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Examples of Long-Term Thinking

Question: Are companies beginning to think in more long-term \r\nway? 

Robert Eccles: A great example to look \r\nat is Ricoh, the copier company in Japan. Now, they’re not practicing \r\nintegrated reporting, they may in the future, I can’t speak for what \r\nthey’re going to do, but I have met with the executives of Ricoh, I have\r\n written a case on Ricoh that we’ll be teaching in our advanced \r\nmanagement program here, and Ricoh has developed a, what they call extra\r\n long term strategy, a 40-year strategy, where they have publicly \r\ncommitted to reducing their environmental impact, so its broadly \r\ndefined, it’s carbon, it’s water, it’s, you know, other emissions. They \r\nhave committed to reducing their, the environmental impact to one-eighth\r\n of what it is today, including growth. So this is including anticipated\r\n growth in the future, and they have done a very careful internal \r\nanalysis and came up with what they call their no regret policy, which \r\nwas they would be happy that they made this decision, even if not forced\r\n to do so by regulations or by stakeholder pressure, they convinced \r\nthemselves through very careful analysis that this was the correct thing\r\n to do for the company, that it was the correct thing to do for society,\r\n because they are very concerned. Obviously if Ricoh is the only company\r\n that commits to an extra long term plan, then that’s not going to \r\nchange the world, but I think they’re a leading example.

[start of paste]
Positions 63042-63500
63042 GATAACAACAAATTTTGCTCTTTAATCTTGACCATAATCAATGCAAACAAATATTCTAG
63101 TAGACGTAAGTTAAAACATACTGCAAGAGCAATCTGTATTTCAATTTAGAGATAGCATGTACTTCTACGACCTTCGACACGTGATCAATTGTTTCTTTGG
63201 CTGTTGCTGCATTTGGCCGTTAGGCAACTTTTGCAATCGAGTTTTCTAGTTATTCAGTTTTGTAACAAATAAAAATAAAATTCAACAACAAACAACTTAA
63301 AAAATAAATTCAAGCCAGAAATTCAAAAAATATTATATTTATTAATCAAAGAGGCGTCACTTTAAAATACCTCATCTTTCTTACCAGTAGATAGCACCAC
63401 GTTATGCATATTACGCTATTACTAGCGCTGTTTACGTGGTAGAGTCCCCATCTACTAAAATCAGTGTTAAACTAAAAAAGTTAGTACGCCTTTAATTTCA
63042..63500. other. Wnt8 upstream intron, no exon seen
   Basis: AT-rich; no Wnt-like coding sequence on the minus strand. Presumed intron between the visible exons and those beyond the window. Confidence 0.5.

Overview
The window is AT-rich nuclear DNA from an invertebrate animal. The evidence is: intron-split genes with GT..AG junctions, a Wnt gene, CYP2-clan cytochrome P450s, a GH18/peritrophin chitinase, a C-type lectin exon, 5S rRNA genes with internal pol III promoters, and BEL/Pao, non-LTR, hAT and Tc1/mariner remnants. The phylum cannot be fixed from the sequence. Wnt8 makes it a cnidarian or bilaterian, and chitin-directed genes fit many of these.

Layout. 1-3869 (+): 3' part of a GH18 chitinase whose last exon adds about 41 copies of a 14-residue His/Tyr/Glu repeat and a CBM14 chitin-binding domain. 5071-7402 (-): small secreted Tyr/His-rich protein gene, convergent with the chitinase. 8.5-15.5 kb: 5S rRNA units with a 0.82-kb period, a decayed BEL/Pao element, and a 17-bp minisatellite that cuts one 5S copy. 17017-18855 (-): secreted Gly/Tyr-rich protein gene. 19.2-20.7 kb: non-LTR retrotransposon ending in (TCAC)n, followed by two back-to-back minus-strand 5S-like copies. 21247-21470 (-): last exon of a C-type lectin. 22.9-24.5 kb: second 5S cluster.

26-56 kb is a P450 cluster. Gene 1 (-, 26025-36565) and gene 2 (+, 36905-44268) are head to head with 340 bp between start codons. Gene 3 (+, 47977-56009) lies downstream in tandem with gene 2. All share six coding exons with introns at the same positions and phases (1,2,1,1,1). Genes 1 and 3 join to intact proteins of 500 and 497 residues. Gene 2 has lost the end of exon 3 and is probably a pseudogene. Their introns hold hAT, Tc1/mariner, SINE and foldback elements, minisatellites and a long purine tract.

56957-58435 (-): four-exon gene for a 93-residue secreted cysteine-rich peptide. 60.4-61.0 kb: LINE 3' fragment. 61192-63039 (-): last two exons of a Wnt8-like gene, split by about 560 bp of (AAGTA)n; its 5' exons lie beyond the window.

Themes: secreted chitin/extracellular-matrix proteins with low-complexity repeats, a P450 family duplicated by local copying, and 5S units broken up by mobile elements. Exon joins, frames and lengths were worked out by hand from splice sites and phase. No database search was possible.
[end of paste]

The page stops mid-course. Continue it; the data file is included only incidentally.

So then\r\n the question becomes, how is the market reacting? Well, I’ve talked to \r\npeople on the sell side, I’ve talked to people on the buy side, they \r\nrecognize what Ricoh is doing, they would admit that it isn’t being \r\nfactored into their stock price today, they suggest that over the long \r\nterm, as these issues, environmental and so forth, become more \r\nimportant, that this will be to an advantage of the company. 

But\r\n it’s the problem that you’ve talked about with Peter, the sell-side \r\noriented, six months, maybe at the outside, buy-side, year or two years \r\nand this tension between a two-year timeframe and a 40-year timeframe is\r\n hard to reconcile. To Ricoh’s credit, they are still doing the right \r\nthing. You can clearly say their stock price isn’t being punished by it,\r\n but I think if you have more companies like Ricoh taking responsibility\r\n for a longer term view and then ultimately practicing integrated \r\nreporting, and taking a more multiple stakeholder point of view, then I \r\nsuspect that you’ll start to see changes in the shareholder community. \r\nNot all shareholders have the short-term orientation. There’s ones that \r\nyou can point to, largely the big pension funds, CalPERS, APG, Norwegian\r\n Pension Funds, they’ve been very supportive of integrated reporting, \r\nthey’ve been supportive of sustainable strategies and as they start to \r\nfocus their investments in companies that have this kind of commitment, I\r\n think you’ll start to see a benefit in terms of shareholder return.

Recorded\r\n on April 19, 2010

Companies that are leading the way in reducing their environmental impact.

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